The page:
Sharing is an important part of collaboration, as there’s a very small chance you want to create a document just for yourself to read out loud to others. In most apps, the person you’re sharing the document with should have an account within the app you’re using. Of course, you can make your documents available to anyone with a link. (Of course, if you’ve signed a non-disclosure agreement with whoever you’re working with, this isn’t an option for you.) That was the main problem with all of the non-standard apps we had tried — clients complained that they didn’t want to sign up for yet another account and learn how to use yet another app.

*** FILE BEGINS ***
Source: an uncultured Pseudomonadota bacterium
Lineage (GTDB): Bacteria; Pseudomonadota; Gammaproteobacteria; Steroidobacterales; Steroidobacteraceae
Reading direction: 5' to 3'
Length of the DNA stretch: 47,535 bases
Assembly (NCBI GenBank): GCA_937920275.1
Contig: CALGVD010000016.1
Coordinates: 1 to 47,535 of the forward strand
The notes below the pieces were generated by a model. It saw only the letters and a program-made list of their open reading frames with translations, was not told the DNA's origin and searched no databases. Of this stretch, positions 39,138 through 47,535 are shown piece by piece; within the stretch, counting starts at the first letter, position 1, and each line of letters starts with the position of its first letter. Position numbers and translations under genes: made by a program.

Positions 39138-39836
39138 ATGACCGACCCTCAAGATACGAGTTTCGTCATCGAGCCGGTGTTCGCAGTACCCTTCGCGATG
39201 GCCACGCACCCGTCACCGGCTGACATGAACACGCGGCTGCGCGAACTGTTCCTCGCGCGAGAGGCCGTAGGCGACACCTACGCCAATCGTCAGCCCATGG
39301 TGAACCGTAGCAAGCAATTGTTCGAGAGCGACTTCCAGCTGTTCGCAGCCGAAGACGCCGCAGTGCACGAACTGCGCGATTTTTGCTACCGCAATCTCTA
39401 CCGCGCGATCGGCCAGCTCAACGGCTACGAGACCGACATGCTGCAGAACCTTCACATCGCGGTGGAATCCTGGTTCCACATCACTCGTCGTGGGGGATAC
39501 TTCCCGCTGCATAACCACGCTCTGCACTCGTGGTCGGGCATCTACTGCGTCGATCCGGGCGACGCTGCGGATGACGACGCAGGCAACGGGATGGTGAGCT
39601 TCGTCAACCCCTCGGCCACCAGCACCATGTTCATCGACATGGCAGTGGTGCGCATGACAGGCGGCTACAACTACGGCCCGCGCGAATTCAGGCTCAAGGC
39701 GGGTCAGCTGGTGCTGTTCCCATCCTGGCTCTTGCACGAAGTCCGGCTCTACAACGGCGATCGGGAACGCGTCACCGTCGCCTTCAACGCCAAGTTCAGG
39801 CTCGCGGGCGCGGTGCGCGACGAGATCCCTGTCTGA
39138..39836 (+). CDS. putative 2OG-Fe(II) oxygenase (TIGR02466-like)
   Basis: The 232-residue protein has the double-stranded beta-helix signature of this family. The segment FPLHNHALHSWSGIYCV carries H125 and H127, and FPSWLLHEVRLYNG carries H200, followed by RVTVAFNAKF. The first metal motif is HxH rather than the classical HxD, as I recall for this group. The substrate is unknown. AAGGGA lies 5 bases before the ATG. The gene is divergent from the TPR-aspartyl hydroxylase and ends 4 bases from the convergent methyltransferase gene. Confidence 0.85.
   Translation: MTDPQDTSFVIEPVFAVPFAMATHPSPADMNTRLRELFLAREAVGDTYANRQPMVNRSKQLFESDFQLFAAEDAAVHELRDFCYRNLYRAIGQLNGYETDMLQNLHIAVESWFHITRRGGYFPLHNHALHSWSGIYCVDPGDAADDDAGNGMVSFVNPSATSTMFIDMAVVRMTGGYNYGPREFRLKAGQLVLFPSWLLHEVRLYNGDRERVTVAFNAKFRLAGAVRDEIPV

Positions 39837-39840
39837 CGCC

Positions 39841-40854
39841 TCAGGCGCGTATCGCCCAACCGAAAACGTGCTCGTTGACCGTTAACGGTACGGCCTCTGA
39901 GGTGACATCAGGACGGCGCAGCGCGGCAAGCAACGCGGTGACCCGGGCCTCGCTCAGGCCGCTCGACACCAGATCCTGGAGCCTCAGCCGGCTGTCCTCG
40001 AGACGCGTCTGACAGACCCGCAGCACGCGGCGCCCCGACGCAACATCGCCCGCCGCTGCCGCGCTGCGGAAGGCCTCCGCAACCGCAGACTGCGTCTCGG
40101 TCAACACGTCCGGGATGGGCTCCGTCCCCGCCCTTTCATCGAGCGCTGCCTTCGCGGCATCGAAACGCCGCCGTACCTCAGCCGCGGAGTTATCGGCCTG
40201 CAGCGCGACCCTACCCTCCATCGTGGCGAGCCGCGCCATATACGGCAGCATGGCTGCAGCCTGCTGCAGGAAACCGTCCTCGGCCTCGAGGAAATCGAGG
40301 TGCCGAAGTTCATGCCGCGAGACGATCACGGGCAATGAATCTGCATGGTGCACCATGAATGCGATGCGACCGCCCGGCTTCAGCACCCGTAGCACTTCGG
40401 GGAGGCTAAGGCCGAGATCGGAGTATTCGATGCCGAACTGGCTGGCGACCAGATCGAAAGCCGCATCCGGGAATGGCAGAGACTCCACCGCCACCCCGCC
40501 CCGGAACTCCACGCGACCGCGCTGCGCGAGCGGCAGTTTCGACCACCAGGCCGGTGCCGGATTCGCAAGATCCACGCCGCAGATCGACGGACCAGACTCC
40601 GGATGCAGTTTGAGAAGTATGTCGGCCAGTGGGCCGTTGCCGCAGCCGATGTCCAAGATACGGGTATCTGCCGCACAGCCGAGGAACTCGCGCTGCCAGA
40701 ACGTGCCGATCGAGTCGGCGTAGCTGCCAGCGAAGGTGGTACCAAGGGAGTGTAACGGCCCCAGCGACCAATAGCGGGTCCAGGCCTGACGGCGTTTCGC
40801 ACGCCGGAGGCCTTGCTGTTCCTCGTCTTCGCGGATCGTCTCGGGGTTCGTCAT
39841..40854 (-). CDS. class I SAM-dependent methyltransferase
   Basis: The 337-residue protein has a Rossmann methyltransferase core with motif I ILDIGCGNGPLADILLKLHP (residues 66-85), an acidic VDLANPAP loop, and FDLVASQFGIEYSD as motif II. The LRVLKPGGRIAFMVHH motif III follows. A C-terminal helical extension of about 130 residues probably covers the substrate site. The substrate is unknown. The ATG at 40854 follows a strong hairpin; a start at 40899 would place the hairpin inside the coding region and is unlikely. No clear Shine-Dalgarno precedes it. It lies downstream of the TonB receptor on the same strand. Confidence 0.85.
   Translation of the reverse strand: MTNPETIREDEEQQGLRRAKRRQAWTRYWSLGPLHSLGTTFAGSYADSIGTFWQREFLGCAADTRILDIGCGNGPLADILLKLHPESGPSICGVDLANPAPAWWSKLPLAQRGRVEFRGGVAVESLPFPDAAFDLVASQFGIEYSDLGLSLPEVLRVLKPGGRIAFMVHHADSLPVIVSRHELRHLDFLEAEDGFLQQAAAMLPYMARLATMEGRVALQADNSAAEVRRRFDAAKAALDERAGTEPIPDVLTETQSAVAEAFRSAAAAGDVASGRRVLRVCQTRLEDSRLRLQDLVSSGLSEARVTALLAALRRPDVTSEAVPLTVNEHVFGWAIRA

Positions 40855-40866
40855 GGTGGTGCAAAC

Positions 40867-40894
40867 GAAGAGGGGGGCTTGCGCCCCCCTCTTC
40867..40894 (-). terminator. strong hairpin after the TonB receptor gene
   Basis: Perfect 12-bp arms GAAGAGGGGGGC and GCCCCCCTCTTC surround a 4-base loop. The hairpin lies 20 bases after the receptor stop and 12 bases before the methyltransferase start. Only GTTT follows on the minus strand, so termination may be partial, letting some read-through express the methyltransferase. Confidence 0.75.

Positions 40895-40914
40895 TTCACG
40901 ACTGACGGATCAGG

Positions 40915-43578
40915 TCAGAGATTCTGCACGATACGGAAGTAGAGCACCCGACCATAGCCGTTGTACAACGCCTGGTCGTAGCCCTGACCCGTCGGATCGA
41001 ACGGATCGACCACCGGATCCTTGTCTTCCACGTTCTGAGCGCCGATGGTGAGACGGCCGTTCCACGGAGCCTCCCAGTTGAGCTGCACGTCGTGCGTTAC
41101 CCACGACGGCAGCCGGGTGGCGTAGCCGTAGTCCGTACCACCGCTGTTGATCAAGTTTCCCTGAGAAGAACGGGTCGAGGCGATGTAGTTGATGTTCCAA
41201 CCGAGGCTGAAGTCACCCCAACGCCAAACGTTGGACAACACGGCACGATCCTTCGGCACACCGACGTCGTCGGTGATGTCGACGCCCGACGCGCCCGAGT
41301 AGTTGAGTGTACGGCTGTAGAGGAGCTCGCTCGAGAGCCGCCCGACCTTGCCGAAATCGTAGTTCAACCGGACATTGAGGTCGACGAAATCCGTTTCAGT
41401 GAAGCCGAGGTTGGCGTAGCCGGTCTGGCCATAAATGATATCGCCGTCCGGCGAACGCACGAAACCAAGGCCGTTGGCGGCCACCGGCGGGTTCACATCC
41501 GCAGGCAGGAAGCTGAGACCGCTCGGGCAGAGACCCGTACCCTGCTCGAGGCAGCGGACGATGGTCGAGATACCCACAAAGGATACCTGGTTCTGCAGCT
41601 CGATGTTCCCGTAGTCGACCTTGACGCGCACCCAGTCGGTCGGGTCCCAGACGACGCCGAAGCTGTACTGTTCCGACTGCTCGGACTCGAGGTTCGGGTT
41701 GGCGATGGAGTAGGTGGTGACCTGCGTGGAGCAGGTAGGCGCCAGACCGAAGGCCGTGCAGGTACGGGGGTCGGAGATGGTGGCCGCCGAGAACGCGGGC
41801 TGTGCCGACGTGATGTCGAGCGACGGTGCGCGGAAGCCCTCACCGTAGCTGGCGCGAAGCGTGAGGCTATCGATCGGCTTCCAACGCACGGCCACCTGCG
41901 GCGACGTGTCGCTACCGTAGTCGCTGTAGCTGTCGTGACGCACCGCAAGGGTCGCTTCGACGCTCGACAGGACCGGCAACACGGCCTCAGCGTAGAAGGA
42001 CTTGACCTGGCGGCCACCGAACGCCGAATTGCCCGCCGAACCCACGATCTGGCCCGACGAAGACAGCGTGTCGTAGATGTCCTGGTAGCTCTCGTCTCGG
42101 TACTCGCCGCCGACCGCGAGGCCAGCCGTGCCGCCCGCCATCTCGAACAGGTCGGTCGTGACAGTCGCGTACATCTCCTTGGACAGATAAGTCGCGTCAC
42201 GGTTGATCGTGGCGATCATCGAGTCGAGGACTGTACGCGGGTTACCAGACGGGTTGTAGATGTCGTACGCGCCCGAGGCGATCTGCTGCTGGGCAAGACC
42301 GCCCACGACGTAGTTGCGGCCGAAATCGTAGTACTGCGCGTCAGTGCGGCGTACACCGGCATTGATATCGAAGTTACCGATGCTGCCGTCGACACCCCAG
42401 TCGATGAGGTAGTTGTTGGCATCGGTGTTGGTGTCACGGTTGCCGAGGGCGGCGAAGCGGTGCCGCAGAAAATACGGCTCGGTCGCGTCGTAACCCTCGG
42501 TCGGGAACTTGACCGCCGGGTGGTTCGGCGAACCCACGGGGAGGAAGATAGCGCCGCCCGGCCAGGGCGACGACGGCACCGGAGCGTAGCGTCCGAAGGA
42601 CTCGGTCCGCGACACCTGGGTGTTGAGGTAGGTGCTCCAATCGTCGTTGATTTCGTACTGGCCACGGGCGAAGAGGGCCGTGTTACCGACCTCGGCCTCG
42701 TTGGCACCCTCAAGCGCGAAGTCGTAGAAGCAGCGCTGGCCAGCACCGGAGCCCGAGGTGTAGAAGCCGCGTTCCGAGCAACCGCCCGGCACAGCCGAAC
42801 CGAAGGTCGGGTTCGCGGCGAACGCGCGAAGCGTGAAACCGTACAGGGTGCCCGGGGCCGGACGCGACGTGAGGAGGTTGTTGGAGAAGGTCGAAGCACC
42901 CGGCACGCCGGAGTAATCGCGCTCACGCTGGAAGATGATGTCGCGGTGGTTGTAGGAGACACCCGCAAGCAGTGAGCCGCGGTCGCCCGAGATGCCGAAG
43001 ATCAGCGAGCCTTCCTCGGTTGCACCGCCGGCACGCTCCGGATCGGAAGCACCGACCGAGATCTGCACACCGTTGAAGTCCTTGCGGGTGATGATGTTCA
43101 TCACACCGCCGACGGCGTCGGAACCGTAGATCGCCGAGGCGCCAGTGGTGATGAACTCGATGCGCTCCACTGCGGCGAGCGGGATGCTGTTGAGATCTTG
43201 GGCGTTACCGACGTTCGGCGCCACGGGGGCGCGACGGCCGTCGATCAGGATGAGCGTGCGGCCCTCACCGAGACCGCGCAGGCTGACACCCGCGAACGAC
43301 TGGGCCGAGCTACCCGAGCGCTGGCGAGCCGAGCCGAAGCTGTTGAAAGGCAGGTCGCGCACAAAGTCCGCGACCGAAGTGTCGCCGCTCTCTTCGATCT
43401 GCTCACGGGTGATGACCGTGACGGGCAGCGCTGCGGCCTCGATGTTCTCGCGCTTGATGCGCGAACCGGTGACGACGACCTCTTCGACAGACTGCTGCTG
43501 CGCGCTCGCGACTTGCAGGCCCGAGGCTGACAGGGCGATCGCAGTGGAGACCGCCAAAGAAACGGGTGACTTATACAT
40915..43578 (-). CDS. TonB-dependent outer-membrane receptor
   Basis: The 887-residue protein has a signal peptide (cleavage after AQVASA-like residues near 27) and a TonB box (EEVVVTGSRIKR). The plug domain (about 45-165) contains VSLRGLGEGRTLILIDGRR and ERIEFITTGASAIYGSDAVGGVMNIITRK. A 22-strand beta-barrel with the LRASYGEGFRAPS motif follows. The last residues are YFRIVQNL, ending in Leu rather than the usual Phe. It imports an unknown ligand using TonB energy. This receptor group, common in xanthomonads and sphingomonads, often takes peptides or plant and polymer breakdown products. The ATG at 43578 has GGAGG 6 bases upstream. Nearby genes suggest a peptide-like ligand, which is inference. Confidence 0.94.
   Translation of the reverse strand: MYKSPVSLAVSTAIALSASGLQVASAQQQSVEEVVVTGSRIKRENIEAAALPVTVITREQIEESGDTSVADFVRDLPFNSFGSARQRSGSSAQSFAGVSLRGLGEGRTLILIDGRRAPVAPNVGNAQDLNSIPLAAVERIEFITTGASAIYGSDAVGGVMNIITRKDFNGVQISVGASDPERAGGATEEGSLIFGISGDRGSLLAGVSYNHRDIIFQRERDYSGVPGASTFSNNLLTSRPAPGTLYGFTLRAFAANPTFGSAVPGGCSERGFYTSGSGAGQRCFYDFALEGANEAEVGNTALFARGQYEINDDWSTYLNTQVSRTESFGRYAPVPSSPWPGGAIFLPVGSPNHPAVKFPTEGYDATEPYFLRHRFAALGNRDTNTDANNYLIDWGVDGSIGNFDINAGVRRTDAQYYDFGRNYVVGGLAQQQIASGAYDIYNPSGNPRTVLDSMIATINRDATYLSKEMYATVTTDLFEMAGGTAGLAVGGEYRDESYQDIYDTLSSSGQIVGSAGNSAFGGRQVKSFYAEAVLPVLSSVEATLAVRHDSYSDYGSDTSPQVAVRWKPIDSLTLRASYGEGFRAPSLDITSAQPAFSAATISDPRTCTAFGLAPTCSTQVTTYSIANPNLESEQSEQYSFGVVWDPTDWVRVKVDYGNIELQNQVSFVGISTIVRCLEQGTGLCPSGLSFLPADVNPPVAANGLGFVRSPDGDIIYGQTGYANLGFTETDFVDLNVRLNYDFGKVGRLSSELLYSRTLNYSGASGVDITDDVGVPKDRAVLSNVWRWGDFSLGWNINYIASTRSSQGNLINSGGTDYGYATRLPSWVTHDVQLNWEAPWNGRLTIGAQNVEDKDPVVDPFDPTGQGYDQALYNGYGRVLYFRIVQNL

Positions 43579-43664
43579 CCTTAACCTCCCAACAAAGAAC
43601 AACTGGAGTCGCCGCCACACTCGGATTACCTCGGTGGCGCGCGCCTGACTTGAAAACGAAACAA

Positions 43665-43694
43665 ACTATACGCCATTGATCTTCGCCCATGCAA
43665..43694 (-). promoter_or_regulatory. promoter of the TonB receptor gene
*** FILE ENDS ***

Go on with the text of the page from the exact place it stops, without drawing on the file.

In addition to sharing that just works, you also get fine-grained permissions. You can share documents, folders and, most importantly, team drives. Team drives is a feature available for G Suite accounts that have at least a business plan. They allow you to limit sharing options and control access on a higher level. Have you ever experienced the headache of trying to remove a person you’re no longer working from all of your document sharing settings? Team drives solve this problem. You just remove the person from a drive, and…that’s all.
Integrated in G Suite.